Yet, after waking up every morning with so much self doubt, I still know that this is what's best for me. Why? Because of the excitement I feel with every step forward, that I am finally becoming myself. Because I can see with my analytical mind, that I am not changing myself, I am correcting a wrong. Because I know, though it took me a long time to understand it, that I am female inside.

So please, though I know my body still doesn't fit the part, and it never truly will, forgive me if I call myself a girl. It may sound crazy to you, but it keeps me sane.

Wednesday, September 16, 2009

Funerals and Family

"Some of us fall by the wayside,
And some of us soar to the stars,
And some of us sail through our troubles,
And some have to live with the scars"
   -- Elton John, Circle of Life

My grandma died last week, and yesterday I went to her funeral.

I've always sort of wondered how well I'll deal with death. My dad's parents both died when I was very young - I barely remember his mother. I think the last funeral I went to before this was for my dad's brother Bill, and that was... almost twenty years ago.

It's odd, because I'm such a mix of both strong emotion and strong logic, plus the fact that I've recently started on hormones, which I'm still getting used to; For the most part I've noticed that my range of emotions is similar to pre-HRT (Hormone Replacement/Reassignment Therapy), but I think I snap from one emotion to another more quickly.

Wednesday, August 26, 2009

Control Issues

"All the people slip away,
Despite connections I have formed.
In my struggle to be human,
I feel more and more deformed."
-- System Syn, Beneath the Sand

I've escaped my shackles only to find myself in a larger cage.

I'm supposed to feel less anxious, damnit!

It's been almost a year since I put the pieces together and realized what they meant. Eight months since I told anyone else. Seven months since I started doing something about it, and since then I have done a lot.

I tell myself that these are relatively short time periods, and I am honestly very proud of myself for continuing to do what I know is right for me. I feel elated with the progress I've made, and that's exactly the problem.

Sunday, August 2, 2009

The Story so Far

"When everything is going wrong,
And you can't see the point in going on,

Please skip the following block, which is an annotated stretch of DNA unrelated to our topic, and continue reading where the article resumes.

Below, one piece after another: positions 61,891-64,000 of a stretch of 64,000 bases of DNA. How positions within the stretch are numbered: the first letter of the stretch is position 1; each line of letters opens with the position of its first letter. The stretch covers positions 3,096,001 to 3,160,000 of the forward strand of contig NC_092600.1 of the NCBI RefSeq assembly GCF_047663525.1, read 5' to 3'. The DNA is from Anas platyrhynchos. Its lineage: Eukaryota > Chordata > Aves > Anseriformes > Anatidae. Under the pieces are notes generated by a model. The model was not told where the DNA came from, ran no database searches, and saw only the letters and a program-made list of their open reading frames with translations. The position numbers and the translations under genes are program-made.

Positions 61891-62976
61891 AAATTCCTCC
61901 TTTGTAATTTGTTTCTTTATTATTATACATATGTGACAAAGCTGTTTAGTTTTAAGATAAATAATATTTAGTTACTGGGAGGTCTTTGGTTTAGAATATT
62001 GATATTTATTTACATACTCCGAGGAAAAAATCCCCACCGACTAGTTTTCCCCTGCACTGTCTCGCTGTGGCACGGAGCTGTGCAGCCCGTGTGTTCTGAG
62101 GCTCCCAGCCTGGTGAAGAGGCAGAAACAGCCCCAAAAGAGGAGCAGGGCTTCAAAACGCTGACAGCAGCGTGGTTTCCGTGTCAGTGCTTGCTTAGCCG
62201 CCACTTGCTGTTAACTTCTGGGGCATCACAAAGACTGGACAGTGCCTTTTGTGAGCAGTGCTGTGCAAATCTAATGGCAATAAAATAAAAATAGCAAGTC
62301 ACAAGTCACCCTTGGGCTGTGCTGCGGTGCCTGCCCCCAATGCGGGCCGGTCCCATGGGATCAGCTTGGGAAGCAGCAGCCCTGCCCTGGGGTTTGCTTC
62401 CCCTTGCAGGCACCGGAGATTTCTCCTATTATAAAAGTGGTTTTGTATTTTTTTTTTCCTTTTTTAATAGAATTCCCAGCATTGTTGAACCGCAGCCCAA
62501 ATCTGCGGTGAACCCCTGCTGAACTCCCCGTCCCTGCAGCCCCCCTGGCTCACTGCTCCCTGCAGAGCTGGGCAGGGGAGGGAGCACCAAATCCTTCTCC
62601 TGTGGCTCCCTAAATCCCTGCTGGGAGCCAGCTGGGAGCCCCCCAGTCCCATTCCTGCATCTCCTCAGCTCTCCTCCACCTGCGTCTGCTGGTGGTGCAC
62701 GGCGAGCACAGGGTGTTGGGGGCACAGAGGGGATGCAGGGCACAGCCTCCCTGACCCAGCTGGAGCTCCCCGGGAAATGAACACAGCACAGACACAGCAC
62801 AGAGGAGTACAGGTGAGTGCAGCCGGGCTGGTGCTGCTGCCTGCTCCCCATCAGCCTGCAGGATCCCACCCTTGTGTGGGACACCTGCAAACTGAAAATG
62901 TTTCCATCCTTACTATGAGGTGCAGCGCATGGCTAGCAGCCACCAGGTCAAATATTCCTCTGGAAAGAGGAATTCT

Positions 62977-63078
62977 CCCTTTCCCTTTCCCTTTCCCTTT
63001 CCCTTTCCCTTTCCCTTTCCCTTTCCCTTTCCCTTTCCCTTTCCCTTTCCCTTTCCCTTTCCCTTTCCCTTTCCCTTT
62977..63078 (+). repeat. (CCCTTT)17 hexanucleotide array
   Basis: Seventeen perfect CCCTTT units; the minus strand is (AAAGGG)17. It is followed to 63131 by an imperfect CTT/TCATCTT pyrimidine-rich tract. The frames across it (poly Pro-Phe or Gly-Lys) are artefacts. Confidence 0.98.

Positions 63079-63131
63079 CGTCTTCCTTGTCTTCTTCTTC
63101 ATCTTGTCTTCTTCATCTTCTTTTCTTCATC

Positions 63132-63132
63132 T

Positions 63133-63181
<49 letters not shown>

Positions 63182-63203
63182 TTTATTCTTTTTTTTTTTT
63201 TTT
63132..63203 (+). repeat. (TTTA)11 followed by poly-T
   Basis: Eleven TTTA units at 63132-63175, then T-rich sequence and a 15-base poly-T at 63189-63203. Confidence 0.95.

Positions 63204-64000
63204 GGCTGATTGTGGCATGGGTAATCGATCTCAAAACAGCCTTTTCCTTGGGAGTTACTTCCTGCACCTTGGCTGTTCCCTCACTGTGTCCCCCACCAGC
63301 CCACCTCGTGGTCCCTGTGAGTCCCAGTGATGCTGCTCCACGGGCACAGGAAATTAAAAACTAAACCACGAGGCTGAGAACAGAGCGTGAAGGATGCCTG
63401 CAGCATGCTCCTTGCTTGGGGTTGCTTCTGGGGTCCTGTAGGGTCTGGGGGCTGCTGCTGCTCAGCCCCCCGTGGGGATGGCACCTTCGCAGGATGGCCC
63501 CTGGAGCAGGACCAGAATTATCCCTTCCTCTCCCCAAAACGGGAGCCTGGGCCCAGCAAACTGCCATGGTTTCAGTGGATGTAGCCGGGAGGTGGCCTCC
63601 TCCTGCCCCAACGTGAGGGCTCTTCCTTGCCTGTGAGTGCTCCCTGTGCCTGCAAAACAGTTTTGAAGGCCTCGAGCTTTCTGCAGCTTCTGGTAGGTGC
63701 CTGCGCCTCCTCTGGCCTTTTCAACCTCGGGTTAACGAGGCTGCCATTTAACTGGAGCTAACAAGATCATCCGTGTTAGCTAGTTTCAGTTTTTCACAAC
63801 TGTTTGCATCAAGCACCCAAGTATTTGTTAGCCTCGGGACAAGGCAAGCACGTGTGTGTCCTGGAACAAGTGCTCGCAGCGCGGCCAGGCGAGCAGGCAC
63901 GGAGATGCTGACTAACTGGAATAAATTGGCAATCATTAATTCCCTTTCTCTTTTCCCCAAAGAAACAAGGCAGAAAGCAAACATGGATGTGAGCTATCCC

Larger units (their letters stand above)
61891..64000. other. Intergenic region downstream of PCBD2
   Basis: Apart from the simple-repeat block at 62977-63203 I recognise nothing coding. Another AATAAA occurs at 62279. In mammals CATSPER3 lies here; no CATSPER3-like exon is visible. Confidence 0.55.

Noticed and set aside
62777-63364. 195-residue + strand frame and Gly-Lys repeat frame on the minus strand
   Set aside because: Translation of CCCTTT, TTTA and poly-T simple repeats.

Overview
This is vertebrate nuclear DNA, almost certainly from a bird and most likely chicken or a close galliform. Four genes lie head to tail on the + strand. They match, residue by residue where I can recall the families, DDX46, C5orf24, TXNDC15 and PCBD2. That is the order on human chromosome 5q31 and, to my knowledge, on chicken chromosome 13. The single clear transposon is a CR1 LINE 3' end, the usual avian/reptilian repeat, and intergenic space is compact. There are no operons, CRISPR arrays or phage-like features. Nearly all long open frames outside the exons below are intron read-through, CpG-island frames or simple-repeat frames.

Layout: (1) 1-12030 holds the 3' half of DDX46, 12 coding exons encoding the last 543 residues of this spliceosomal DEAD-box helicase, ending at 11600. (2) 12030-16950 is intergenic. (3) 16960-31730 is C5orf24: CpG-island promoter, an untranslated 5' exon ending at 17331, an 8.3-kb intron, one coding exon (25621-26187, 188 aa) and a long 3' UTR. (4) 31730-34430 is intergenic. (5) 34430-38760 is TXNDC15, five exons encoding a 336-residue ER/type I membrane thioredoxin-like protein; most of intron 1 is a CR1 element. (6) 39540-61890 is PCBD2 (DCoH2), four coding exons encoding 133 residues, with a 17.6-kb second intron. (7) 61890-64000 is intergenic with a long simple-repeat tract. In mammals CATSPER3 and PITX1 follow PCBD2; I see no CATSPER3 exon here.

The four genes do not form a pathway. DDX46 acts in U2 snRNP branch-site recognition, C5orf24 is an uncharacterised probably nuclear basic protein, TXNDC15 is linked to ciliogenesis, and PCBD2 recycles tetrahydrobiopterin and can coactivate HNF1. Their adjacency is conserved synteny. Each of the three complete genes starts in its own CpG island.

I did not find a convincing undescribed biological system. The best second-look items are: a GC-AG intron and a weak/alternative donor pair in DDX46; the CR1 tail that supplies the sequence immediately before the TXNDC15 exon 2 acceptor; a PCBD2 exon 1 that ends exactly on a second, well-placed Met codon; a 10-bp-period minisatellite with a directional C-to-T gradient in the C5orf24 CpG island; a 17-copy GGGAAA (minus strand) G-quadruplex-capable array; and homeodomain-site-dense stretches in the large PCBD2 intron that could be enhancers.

Nothing in life is set in stone,
There's nothing that can't be turned around."
-- Garbage, Androgyny

Hi! I'm 27 years old, I live in Utah, my favorite color is blue, and I am transgender.

To give you the basics, I was born physically male, and while I don't think that I truly identify with either "traditional" gender role, I feel more female than male internally. I will not ask you to agree with this. All I ask is that you keep an open mind and make as few assumptions as possible, and I will gladly answer any questions you have. Questions, as I've really learned in the past few months, can be a great sign that people care.

Monday, June 15, 2009

Overcoming Scriptophobia

"Paranoia strikes deep,
Into your life it will creep."
-- Buffalo Springfield, For What It's Worth

I often have a difficult time writing, because I write for an audience. In the same way that I have a hard time jogging just to jog, rather than to get somewhere, I have a hard time writing without a purpose. An audience fills that purpose, even an audience of one, but being the analytical and overthinking person that I am, I constantly wonder what a person who reads this will think.

I will erase, re-write, erase, re-write, and pore over the words for hours on end. More often than not, this ends in me permanently erasing the whole work.

Another issue is that as a cynical person, I am always certain that the reader is judging me. While I have no problem being judged by someone who knows "the whole story," I am terrified of being judged based on small pieces of information, so I often tell stories backwards. As I write a paragraph, I remember a facet of another story that would put this one in a better light, or make it more easily understood, and I begin writing its prequel.

I need to write this down, so please excuse me, while I attempt to deviate and leave the words in place long enough for you to read them, or at least for me to believe you have. It's difficult, it probably won't work, but I have to try.